White Paper: Successfully Raising Angel Funding

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This paper unravels the seemingly complicated and occasionally obscure process that entrepreneurs face when trying to persuade angel investors to part with their money for a stake in the …

This paper unravels the seemingly complicated and occasionally obscure process that entrepreneurs face when trying to persuade angel investors to part with their money for a stake in the entrepreneur’s business venture. It focuses on the UK environment although many of the principles and issues raised will be relevant in other jurisdictions.

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  • 1. Successfully Raising Angel Funding by @adrianreeve www.YesGrowth.com Short term loans for growing SMEs © 2012 Adrian Reeve
  • 2. Overview This paper endeavours to unravel the seemingly complicated and occasionally obscure process that entrepreneurs face when trying to persuade angel investors to part with their money for a stake in the entrepreneur’s business venture. It focuses on the UK environment although many of the principles and issues raised will be relevant in other jurisdictions. Definitions: Friends and Family So-called ‘love money’, which is generally obtained from the family circle or very close friends of the entrepreneur and which may not be invested for commercial gain. Angel Investor An individual not connected with the entrepreneur or the venture, who invests personal funds in an unquoted commercial enterprise, alone or alongside other investors, with the intention of receiving a significant financial return at a future date. While not an authorised person within the meaning of the Financial Services and Market Act 2000, such an investor will be a high net worth individual or a self-certified, sophisticated investor, as defined by the Financial Services and Markets Act (Financial Promotion) Order 2005. Venture Capitalist A finance professional, usually part of an established investment firm, typically authorised and regulated by the financial services authority, who invests other people’s money in commercial enterprises with the expectation of making a significant financial return for both parties at a future date. Funds are provided to the investment firm by pension funds, institutions, family offices and other individuals. Entrepreneur An individual who creates and develops a new commercial enterprise with the expectation of making financial gain. This is distinct from a social entrepreneur who develops a new enterprise to achieve social change or benefit. Philanthropist An individual with significant personal net worth who invests in or donates to commercial, non-commercial or charitable enterprises, often for no personal or financial benefit. © 2012 Adrian Reeve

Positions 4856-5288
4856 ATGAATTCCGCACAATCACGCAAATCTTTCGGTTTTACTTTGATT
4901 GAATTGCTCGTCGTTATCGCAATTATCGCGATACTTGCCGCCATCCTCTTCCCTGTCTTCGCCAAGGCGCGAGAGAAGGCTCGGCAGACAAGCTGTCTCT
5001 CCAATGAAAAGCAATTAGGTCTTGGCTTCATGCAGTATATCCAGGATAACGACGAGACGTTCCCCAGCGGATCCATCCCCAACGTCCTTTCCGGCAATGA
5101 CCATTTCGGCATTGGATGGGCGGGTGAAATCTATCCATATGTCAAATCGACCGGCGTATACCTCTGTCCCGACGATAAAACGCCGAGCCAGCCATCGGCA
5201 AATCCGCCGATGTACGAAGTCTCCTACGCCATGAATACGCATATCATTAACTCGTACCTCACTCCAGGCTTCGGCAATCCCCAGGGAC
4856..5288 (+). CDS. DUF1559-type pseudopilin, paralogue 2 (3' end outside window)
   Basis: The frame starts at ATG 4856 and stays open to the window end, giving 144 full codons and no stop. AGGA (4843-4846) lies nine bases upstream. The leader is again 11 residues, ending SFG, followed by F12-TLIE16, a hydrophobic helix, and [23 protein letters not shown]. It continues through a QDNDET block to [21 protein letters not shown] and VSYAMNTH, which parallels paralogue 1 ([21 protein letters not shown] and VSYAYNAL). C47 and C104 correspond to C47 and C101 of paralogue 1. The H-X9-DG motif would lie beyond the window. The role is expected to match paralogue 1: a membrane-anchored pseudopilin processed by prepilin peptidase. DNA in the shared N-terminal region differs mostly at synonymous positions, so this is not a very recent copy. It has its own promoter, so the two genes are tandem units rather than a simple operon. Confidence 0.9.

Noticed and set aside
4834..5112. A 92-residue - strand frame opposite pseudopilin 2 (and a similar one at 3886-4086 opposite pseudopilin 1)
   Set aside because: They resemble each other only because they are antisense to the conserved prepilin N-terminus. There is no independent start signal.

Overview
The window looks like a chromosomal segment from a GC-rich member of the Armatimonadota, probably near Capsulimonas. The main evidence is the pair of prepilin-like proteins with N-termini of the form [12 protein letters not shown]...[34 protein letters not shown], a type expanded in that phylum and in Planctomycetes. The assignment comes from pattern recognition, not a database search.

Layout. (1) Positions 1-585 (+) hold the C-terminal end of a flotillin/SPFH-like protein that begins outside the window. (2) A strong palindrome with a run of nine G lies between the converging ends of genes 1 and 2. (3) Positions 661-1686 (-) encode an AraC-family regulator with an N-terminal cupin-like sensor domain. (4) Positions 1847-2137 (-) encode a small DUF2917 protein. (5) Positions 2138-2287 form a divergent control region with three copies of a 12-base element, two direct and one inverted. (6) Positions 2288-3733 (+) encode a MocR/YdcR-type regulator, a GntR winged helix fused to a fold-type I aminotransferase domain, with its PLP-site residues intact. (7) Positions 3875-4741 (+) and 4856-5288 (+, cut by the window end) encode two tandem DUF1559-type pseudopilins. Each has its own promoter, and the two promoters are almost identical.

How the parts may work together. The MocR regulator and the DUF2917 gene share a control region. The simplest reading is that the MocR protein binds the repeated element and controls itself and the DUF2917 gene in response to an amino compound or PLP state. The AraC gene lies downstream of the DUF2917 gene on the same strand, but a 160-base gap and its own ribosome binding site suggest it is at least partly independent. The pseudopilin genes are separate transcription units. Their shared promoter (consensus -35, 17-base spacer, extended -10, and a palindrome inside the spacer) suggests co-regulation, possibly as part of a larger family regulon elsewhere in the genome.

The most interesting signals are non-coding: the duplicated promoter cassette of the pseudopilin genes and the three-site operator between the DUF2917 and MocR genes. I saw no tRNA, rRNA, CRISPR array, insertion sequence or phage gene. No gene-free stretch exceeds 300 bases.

• 3. Angel investment in context Angel investors will have usually had successful business careers. Their motivations will differ but are likely to include a desire for: a. Financial return: This is the primary motivation of the business angel. To compensate for the risk involved a business angel seeks to make at least 10 times their investment over, say, a 5 year period, ideally in a tax efficient manner. This equates to an internal rate of return (IRR) of almost 60%. b. Personal return: The satisfaction of being involved in a new venture, keeping up to date with technology or trends, and the potential excitement of being part of a real success story. Business angels have been recognised as an important source of finance for entrepreneurial businesses for nearly 20 years in the UK and for even longer in the USA. Business angel investment activity is difficult to identify and track. In the 2011 report on the UK business angel market1, the British Business Angels Association (BBAA) reported that the 1,800 active angels within its network had invested £32.2m of the £98.3m raised by 245 companies. This analysis formed part of the authors’ estimate for total UK angel investment of £318m. Angel investing is inherently risky. The 2009 NESTA/BBAA research report2 “Siding with the Angels” analysed returns suggesting that 56% of angel investments exited at a loss, with most losing the entire investment, and 44% at a gain. The average exit multiple was 2.2x the original investment in 3.6 years, although 9% of exits were made at a multiple of 5x or more. Overall the result was a gross IRR of 22%. Distribution of Angel Investment Returns Percentage of Exits Source:BBAA/NESTA Research report: “Siding with the Angels" 60% 50% 40% 30% 20% 10% 0% <1x 1x to 5x 5x to 10x 10x to 30x Exit multiple of original investment © 2012 Adrian Reeve >30x